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Nice set of photos! I don't see any place for water to drain out. If you have a really hard rain, wouldn't the whole thing (including land area) fill with water?
 

Ezequiel Nahuel

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Hi Jorge.
That´s an amazing set-up, great work!
What mosses did you use? Are there plants in the water?
Bye
 

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Thats so cool but are you not worried about escapes. You might of mention that you had a top for it but I just missed it. That is so cool.
 

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My pleasure Jorge. I would love to see pictures of the creatures inhabiting this when you are all done! :cool:
 

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Nice work, i have always wanted to do an outdoor enclosure (actually several dozen of them, but youve got to start somewhere xD). I sure hope it has an excellent and tight fitting cover, though, with that irregular border and no horizontal rim, the risk of scapees is huge if you dont have a VERY good cover.
 

eljorgo

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Nice set of photos! I don't see any place for water to drain out. If you have a really hard rain, wouldn't the whole thing (including land area) fill with water?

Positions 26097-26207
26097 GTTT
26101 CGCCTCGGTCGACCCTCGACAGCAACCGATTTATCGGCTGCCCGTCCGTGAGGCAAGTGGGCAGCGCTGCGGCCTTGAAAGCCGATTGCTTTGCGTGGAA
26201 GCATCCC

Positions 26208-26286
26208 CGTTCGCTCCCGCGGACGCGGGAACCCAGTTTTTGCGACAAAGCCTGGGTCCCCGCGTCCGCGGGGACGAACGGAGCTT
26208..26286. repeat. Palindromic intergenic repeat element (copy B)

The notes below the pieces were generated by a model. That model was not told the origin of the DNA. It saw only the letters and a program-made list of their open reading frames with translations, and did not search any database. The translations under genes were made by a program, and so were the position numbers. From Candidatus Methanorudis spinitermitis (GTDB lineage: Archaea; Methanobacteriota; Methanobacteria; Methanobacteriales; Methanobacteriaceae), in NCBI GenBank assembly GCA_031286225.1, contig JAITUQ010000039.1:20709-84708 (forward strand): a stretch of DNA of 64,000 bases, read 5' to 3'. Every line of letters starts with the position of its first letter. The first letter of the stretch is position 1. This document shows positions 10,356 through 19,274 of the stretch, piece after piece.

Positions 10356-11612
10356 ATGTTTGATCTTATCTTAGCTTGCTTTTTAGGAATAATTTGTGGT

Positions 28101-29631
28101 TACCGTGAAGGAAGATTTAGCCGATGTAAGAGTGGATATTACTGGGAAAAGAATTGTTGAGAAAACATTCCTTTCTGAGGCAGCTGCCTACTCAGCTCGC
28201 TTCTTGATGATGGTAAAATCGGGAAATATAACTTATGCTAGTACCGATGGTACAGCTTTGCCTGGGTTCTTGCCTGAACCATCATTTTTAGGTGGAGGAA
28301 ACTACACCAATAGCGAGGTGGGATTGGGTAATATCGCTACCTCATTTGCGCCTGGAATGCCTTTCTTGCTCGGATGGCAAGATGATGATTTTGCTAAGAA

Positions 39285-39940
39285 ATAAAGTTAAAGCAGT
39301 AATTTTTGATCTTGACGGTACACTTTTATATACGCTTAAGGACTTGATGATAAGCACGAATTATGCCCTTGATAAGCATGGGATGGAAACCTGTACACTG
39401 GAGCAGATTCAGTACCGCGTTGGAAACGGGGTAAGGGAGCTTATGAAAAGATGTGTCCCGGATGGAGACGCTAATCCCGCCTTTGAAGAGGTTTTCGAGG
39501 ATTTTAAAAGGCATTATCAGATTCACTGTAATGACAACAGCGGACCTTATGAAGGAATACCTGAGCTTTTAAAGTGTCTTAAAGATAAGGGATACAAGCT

Thanks Jen! Yeah It takes some heavy rain in stormy heather but I made two holes with 1,5cm in diameter just at the same level as the maximum water level. You cant see at these pics but they are right there. So all water that falls in water part and in land part get out by there. and land part itself its opened at the bottom trough a line with some milimiters which provides to be enough.



Hi Jorge.
That´s an amazing set-up, great work!
What mosses did you use? Are there plants in the water?
Bye
I use many types of moss in there. Dont know were to start from. Forest mosses from many different families.
No plants in the water. yet.

Thats so cool but are you not worried about escapes. You might of mention that you had a top for it but I just missed it. That is so cool.
Thanks.


My pleasure Jorge. I would love to see pictures of the creatures inhabiting this when you are all done! :cool:
Already creatures living there. See the "Newt surprise" thread?


Nice work, i have always wanted to do an outdoor enclosure (actually several dozen of them, but youve got to start somewhere xD). I sure hope it has an excellent and tight fitting cover, though, with that irregular border and no horizontal rim, the risk of scapees is huge if you dont have a VERY good cover.